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Sampson v. Subaru of America, Inc.

United States District Court, S.D. California

November 13, 2019

JOHN SAMPSON; and LESLIE SAMPSON, Plaintiffs,
v.
SUBARU OF AMERICA, INC.; and DOES 1 through 10, inclusive, Defendants.

          ORDER

          HON. WILLIAM Q. HAYES UNITED STATES DISTRICT COURT.

         The matters before the Court are 1) the Motion for Leave to Amend Complaint (ECF No. 11); and 2) the Motion to Remand (ECF No. 12) filed by Plaintiffs John Sampson and Leslie Sampson.

         I. BACKGROUND

         On July 30, 2019, Plaintiffs John Sampson and Leslie Sampson initiated this action by filing a Complaint against Defendant Subaru of America, Inc. (“Subaru”) and Does 1 through 10 in the Superior Court for the State of California, County of San Diego. (ECF No. 1-3). Plaintiffs allege that Subaru manufactured or distributed a defective Subaru Outback, failed to repair the vehicle, failed to provide sufficient service literature or parts to repair facilities, breached an express warranty, and breached the implied warranty of merchantability. Plaintiffs bring claims against Subaru for 1) violation of California's Song-Beverly Consumer Warranty Act, California Civil Code §§ 1790 et seq.; and 2) violation of the Magnuson-Moss Warranty Act (“MMWA”), 15 U.S.C. §§ 2301 et seq. Plaintiffs seek damages, restitution, civil penalties, attorneys' fees, costs, interest, and other relief as the Court may deem proper. On August 30, 2019, Subaru removed the action to this Court based on federal question jurisdiction over the MMWA claim and supplemental jurisdiction over the state law claims. (ECF No. 1).

         On September 30, 2019, Plaintiffs filed 1) a Motion for Leave to Amend Complaint (ECF No. 11); and 2) a Motion to Remand (ECF No. 12). On October 18, 2019, Subaru filed Responses in Opposition to Plaintiffs' Motions. (ECF Nos. 20, 21). On October 25, 2019, Plaintiffs filed Replies. (ECF Nos. 23, 24).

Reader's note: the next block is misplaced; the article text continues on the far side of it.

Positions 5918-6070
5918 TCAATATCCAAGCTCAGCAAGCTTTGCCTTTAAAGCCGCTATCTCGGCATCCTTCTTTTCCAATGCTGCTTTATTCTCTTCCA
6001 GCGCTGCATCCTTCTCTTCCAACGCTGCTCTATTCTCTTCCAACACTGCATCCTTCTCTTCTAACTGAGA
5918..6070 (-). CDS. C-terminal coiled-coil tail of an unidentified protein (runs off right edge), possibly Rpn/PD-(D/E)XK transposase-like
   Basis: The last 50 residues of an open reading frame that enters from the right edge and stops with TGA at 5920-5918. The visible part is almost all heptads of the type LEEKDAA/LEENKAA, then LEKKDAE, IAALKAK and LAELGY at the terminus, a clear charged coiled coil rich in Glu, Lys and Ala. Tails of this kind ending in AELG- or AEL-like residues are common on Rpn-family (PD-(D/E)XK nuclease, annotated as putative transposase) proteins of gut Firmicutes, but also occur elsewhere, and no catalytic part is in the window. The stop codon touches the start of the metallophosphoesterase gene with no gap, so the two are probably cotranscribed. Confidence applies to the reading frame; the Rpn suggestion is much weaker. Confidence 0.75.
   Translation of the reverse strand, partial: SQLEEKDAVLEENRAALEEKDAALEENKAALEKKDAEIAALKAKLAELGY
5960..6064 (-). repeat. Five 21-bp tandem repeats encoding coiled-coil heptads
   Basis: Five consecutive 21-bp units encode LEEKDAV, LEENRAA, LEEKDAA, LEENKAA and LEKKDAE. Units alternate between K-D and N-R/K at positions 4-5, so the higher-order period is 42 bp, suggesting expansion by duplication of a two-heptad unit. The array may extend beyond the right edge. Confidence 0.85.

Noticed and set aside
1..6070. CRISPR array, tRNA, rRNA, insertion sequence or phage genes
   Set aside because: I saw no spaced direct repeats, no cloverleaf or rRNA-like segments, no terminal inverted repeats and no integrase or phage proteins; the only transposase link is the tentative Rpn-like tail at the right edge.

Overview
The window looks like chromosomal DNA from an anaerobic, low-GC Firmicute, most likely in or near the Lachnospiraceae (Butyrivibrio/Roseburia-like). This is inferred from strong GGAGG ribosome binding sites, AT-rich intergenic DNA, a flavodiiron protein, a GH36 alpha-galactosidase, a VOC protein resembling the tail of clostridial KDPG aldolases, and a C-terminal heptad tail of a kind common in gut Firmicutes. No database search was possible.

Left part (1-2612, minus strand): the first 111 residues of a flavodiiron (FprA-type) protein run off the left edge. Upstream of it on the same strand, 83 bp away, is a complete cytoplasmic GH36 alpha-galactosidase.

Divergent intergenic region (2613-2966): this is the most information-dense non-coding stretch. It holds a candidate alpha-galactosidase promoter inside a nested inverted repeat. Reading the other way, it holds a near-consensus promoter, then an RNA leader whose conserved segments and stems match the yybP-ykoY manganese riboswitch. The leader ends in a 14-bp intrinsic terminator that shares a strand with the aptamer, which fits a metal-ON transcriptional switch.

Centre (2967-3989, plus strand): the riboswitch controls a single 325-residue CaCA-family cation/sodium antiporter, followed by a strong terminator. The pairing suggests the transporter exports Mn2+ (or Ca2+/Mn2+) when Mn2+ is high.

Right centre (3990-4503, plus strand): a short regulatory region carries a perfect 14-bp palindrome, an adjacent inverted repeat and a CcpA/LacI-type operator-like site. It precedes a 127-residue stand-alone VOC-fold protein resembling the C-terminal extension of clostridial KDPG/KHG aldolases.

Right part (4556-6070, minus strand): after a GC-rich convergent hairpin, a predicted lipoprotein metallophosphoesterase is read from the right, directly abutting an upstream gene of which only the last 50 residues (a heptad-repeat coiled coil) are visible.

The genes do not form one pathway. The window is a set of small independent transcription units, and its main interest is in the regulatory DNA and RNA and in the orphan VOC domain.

II. MOTION FOR LEAVE TO AMEND

         Plaintiffs seek leave to amend the Complaint to 1) dismiss the MMWA claim with prejudice; and 2) join Kearney Mesa Hyundai Subaru (“KMHS”) as a defendant.

         a. MMWA Claim

         Plaintiffs contends that the Court should allow Plaintiffs to amend the Complaint to dismiss the MMWA claim with prejudice “because none of the factors militating against amendment, such as undue delay, bad faith, futility, or undue prejudice to Defendant, are present.” (ECF No. 11 at 2). Subaru “does not object to plaintiffs' proposed dismissal of their Magnuson-Moss claim with prejudice.” (ECF No. 20 at 2).

         Rule 15 of the Federal Rules of Civil Procedure provides that, after the time for amendment “as a matter of course” has passed, “a party may amend its pleading only with the opposing party's written consent or the court's leave.” Fed.R.Civ.P. 15(a). A court “should freely give leave when justice so requires.” Id. District courts consider several factors in deciding whether to grant a motion to amend under Rule 15(a):

In the absence of any apparent or declared reason - such as undue delay, bad faith or dilatory motive on the part of the movant, repeated failure to cure deficiencies by amendments previously allowed, undue prejudice to the opposing party by virtue of allowance of the amendment, futility of amendment, etc. - the leave sought should, as the rules require, be ‘freely given.'

Foman v. Davis, 371 U.S. 178, 182 (1962); see Bowles v. Reade, 198 F.3d 752, 757-58 (9th Cir. 1999) (“Liberality in granting a plaintiff leave to amend is subject to the qualification that the amendment not cause undue prejudice to the defendant, is not sought in bad faith, and is not futile . . . . Additionally, the district court may consider the factor of undue delay . . . . Undue delay by itself, however, is insufficient to justify denying a motion to amend.”) (citation omitted). “Not all of the [Foman] factors merit equal weight . . . . [T]he consideration of prejudice to the opposing party that carries the greatest weight.” Eminence Capital, LLC v. Aspeon, Inc., 316 F.3d 1048, 1052 (9th Cir. 2003) (citations omitted). “The party opposing amendment bears the burden of showing prejudice.” DCD Programs, Ltd. v. Leighton, 833 F.2d 183, 187 (9th Cir. 1987). “Absent prejudice, or a strong showing of any of the remaining Foman factors, there exists a presumption under Rule 15(a) in favor of granting leave to amend.” Eminence Capital, 316 F.3d at 1052.

         Subaru does not oppose Plaintiffs' Motion for Leave to Amend to dismiss the MMWA claim. There has been no showing that any of the Foman factors warrant deviating from the “presumption under Rule 15(a) in favor of granting leave to amend.” Id. Plaintiffs' Motion for Leave to Amend the Complaint to dismiss the MMWA claim with prejudice is granted.

         b. Jo ...


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